Frailty: You take more damage from physical attacks. This can stack up to five times.
While that's not all that's possible with the Necromancer, Griffin gave us a few more details on how another spell is affected.
"For example, the Flesh to Worms spell is the Necromancer's primary DoT (damage-over-time spell). This is a single-target DoT spell. The first "step" of spellweaving doesn't affect this spell, but it gets modified from step 2 and up. First, the critical chance and critical damage is increased, but it is step 3 of spellweaving that an interesting change happens. At this rank, the Flesh to Worms spell gains splash damage, which means that every time that DoT ticks, it will inflict an amount of its damage to nearby enemies (the percentage of damage inflicted and the number of enemies taking the splash damage increases as the spellweaving step progresses)."
Griffin then went on to detail a few of the changes in play style for the other three casters in Age of Conan.
Fires of Gehenna, their primary fire spell, will gain increased critical hit chance and critical damage, as well as become a column-affecting spell. Additionally, the secondary burning effect, Incinerate, that Fires of Gehenna places on the target will start to inflict splash damage. This gets interesting when the player has also trained the Field of Fires feat, which causes the Incinerate effect to inflict pulsing area-of-effect damage, so while at the higher ends of spellweaving, a character with that feat trained will be inflicting double doses of AOE damage from the Incinerate effect – one source from the feat, and the other from the spellweaving-enhanced splash damage.
Tempest of Set
The Tempest's main nuke is the Lightning Strike spell, which is an area-of-effect spell. While under the effect of spellweaving, the area this spell affects will increase. Additionally, lightning will start to arc between the enemies hit, so that each enemy hit inflicts splash damage, causing a cascade of arcing damage when groups of monsters are clustered closely together. The same sort of thing will happen with the Storm Field spell, which projects pulsing electricity around the Tempest. When enemies are struck by the Storm Field, they will suffer a higher chance of sustaining critical damage, and also inflict splash damage around them.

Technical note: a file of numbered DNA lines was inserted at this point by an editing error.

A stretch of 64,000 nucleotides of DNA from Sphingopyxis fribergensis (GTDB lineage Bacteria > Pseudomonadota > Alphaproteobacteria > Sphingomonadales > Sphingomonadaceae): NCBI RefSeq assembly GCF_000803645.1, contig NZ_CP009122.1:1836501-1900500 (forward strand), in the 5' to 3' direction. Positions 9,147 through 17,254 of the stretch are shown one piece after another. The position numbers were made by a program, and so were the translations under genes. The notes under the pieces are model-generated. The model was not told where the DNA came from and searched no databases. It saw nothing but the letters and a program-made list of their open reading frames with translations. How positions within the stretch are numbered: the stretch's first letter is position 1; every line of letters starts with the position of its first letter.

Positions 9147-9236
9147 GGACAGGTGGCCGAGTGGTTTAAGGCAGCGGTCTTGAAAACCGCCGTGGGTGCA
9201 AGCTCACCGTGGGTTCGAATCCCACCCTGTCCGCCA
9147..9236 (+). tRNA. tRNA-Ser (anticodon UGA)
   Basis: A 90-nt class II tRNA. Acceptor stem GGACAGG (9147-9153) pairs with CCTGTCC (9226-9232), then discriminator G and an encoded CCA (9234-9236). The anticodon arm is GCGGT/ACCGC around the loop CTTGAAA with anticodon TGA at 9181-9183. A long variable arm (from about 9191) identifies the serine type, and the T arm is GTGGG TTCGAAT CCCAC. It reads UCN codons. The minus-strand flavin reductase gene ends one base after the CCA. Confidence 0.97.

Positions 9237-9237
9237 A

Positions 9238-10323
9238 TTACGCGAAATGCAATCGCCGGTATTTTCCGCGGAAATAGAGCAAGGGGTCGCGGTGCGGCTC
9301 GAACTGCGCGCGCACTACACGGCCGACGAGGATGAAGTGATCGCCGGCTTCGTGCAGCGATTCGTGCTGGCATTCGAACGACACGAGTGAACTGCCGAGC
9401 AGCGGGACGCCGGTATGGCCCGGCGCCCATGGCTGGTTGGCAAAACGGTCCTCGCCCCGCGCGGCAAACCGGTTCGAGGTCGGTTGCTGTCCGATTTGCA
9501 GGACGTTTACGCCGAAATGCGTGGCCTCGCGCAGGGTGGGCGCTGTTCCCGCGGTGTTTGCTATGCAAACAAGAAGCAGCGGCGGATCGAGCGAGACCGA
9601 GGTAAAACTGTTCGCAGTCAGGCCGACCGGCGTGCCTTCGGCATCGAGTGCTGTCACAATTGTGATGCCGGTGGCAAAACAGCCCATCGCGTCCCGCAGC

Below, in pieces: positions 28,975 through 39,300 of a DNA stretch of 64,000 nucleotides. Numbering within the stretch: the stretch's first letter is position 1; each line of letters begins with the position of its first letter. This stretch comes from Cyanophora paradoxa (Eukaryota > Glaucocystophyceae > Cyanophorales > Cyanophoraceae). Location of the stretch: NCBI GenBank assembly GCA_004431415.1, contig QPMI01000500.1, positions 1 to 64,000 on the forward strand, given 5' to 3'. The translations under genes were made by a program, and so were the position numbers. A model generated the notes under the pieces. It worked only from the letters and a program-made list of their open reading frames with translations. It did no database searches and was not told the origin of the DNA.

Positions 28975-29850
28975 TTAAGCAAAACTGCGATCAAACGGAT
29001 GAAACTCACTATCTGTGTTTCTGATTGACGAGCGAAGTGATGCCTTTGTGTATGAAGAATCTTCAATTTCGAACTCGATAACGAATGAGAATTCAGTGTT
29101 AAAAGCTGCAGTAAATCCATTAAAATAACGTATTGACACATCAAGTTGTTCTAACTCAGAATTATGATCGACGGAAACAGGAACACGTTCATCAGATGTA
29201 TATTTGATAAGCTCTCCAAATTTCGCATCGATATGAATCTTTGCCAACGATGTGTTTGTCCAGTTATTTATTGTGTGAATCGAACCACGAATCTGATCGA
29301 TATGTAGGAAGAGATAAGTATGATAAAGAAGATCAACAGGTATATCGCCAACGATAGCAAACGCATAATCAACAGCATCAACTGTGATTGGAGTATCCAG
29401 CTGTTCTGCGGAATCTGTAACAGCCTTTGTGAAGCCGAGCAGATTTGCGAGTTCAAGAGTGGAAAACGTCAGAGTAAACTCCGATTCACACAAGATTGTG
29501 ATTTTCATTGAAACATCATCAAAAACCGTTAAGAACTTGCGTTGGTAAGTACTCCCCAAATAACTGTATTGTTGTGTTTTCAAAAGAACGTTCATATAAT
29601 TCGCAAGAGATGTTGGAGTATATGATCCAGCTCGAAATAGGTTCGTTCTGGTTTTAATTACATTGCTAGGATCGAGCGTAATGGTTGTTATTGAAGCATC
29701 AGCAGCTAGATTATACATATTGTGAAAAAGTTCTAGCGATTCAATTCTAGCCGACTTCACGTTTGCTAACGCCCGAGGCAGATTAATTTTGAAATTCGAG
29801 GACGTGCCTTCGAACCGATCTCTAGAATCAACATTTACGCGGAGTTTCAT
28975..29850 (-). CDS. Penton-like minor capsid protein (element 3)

Priest of Mitra
One of the feat-trained spells for the Priest of Mitra is the Lance of Mitra. This normally inflicts column-based damage from the Priest, with each target hit inflicting a smaller amount of damage to one nearby enemy. If the player trained the Divine Lance feat as well, the Lance of Mitra causes area of effect healing around all of the enemies that it hits. When under the power of spellweaving, both the damaging and healing aspects of the lance are increased. The Lance of Mitra gains a higher chance of inflicting critical damage on the enemies that it smites, while the energy from Divine Lance heals more damage.
Clearly this system adds quite a bit to how spellcasting works, and there's actually another layer to it. During spellweaving the caster can activate a special power that turns the 1, 2, 3, Q, and E keys into ability keys that control the ebb and flow of the phase, pushing it into overdrive for increased damage or slowing it down to prolong the process. While we haven't gotten to check it out yet, it sounds interesting. And as a bonus, every class gets specific graphical animations for spellweaving.